The Palácio da Independência (Palace of Independence), is located next to the Rossio Square at downtown Lisbon, the Baixa district, by the national theatre D. Maria II, on the north side of the Largo de São Domingos . It is the seat of the Sociedade Historica da Independência de Portugal.

    Formerly designated as Rossio’s Palace or Palácio de S. Domingos, it was commonly designated Palácio dos Almadas [The Almada Palace], after the Family name of its previous owners.

    The residence of the Almada Family was founded in 1467 by Dom Fernando de Almada, made 2nd Count of Avranches (Normandy) by Luís XI of France, in 1476 [curious enough is the fact that Dom Fernando was the son of Dom Álvaro Vaz de Almada, who had previously been granted the same title of Count of Avranches but by the English King Henry the IV, for bravery in the battles against the French, when Avranches belonged to the English].
    Along the years to come the House was rebuilt and new façades were added. The actual building’s foundation stone was laid in 1509 and some of Manueline details from this time can still be detected in the inner courtyard, for example the door decorations. Two conical kitchen chimneys of the 15th century are reminiscent of the royal palace at Sintra.

    Since Dom Lourenço José Boaventura de Almada was granted the title of Count of Almada in 1793 by the Queen D. Maria I, the Palace became known as Count Almada’s Palace.

    Almeida Garrett lived there briefly, after the Almada’s left the premises in 1933, before the Palace became public property.

    Historic events
    The name Palácio da Independência (Palace of Independence) recalls a historic event that occurred in 1640.
    Philip II of Spain, son of Isabella and grandson of Manuel I of Portugal, had occupied Portugal in 1580, and was recognized as King of Portugal one year later.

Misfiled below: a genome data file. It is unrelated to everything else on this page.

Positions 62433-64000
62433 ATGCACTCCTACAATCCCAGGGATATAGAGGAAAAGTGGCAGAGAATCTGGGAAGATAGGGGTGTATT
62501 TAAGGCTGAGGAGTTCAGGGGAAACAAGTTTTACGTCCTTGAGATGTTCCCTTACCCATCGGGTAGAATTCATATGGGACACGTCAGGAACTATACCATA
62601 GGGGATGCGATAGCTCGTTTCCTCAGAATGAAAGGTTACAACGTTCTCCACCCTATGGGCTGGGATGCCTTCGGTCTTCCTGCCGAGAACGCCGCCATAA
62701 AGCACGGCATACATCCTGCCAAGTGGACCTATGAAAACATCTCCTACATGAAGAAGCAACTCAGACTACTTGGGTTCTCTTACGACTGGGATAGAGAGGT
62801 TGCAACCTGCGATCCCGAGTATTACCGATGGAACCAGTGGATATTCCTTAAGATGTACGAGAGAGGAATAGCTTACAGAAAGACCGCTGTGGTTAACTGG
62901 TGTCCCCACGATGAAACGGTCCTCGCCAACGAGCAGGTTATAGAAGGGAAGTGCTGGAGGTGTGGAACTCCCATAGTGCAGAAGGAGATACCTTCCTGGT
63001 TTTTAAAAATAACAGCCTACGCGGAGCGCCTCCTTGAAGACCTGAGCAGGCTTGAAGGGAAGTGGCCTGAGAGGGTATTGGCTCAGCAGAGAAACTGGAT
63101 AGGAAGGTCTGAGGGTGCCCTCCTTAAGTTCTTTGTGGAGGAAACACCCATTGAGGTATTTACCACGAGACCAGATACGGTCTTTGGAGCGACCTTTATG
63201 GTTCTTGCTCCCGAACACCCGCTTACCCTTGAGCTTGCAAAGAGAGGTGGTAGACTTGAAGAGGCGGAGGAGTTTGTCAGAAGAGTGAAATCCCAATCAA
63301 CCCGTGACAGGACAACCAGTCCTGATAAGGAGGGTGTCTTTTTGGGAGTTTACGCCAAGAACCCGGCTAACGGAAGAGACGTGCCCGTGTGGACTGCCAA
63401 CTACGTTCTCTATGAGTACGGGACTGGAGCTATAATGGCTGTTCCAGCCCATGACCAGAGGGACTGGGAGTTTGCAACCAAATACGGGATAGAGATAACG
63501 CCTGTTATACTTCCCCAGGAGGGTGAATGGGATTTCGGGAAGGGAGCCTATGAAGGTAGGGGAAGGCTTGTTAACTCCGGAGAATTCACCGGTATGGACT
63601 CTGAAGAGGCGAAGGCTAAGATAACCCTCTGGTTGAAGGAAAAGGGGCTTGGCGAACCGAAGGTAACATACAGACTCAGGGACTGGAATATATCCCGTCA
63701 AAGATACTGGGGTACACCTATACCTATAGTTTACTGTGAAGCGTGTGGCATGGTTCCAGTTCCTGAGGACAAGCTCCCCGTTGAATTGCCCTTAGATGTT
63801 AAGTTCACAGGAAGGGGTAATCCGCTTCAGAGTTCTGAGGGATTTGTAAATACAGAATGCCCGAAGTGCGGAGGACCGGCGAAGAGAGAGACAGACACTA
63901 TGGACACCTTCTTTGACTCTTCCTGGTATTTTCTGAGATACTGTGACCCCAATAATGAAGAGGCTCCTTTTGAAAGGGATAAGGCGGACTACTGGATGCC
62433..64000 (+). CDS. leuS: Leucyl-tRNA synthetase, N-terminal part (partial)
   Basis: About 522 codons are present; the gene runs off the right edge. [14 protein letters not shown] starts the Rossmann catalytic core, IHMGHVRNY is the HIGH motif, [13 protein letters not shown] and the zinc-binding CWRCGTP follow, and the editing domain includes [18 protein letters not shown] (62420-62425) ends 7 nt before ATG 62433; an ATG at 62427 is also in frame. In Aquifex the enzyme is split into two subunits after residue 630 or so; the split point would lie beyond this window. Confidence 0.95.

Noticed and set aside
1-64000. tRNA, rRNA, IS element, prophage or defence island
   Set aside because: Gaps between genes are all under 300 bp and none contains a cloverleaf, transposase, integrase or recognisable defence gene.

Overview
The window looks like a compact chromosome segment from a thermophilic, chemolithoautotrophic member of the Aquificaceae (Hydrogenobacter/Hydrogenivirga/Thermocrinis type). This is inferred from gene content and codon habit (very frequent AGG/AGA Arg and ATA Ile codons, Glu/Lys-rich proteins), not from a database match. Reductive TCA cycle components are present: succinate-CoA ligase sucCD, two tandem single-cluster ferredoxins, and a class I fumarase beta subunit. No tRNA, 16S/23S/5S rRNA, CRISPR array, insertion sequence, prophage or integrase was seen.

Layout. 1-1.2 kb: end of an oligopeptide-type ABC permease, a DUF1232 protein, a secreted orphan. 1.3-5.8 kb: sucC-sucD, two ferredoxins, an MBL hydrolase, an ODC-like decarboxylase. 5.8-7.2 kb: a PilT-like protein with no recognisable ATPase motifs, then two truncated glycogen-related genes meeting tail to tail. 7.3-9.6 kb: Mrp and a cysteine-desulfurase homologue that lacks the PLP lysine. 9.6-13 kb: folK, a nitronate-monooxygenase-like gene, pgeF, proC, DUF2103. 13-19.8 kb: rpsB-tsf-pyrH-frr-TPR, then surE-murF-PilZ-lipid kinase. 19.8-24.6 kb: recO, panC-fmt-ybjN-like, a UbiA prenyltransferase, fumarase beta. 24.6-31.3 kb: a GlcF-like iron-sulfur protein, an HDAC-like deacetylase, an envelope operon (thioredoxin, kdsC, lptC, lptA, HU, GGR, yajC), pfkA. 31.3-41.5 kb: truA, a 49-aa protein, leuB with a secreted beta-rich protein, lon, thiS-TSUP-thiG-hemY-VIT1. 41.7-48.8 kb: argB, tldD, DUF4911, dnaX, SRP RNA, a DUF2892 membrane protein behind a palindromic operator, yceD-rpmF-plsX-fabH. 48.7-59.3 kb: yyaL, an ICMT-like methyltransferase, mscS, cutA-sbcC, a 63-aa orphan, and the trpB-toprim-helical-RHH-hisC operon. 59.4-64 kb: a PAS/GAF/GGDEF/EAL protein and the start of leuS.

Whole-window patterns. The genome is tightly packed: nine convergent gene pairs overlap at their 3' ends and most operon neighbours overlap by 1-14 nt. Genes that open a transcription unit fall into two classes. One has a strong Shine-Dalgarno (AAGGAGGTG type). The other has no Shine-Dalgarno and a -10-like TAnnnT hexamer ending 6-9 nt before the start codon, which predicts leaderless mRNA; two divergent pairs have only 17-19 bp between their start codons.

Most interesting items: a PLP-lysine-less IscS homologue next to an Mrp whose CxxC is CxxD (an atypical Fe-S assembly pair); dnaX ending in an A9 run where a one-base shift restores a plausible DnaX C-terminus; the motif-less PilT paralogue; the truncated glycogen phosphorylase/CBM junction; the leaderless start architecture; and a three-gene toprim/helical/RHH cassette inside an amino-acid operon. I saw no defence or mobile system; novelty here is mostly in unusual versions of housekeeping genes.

With Philip’s death in 1598 and the ascension to the Spanish throne of his son, Philip III, much less respect began to be paid to the provision that preserved Portugal’s autonomy. And his successor, Philip IV of Spain, had no interest in government and turned over the administration of Portugal to the duke of Olivares.
    The loss of some colonies, the intense pressure of excessive taxes levied and troop requisitions on Portugal to support Spanish military activities, especially against France, as well as the loss of influence at the Spanish Cortes by the Portuguese nobility and the increasingly occupation of government posts in Portugal by Spaniards, as part of a strategy to turn Portugal into a royal province, ultimately led to a conspiracy among several of the Portuguese nobility.
    Thus 60 years later, on December 1st, 1640, a successful rebellion ensued at the
    Palace of the Almada’s, followed by the Restoration of Portugal’s independence. About 40 conspirators prepared for the action under the leadership of the Duke of Bragança in the premises of the Palace. The coup d’État was conducted by Dom Antão Vaz de Almada [6th Lord of the King’s Wineries, direct descendant of the Count of Avranches, Portuguese Embassador in London from 1641-42], Miguel de Almeida, Francisco de Melo, Jorge de Melo, João Pinto Ribeiro, Pedro de Mendonça e António Saldanha, who assassinated the Iberian Union’s Secretary of State, ‘traitor’ Miguel de Vasconcelos, cousin of the Duchess of Mantua, Vicereine of Portugal.
    The Duke of Bragança, grandson of the Duchess of Bragança, grandmother the royal family descended, was crowned João IV, King of Portugal.
    The Sociedade Historica da Independência de Portugal has awarded itself the task of keeping alive the memory of the happenings of December 1st, 1640 and the general consciousness of Portugal’s national history.
    Since 1861, every year on December 1st official memorial events take place both in the Palácio da Independência and at the Praça dos Restauradores [named their after, Restorers Square]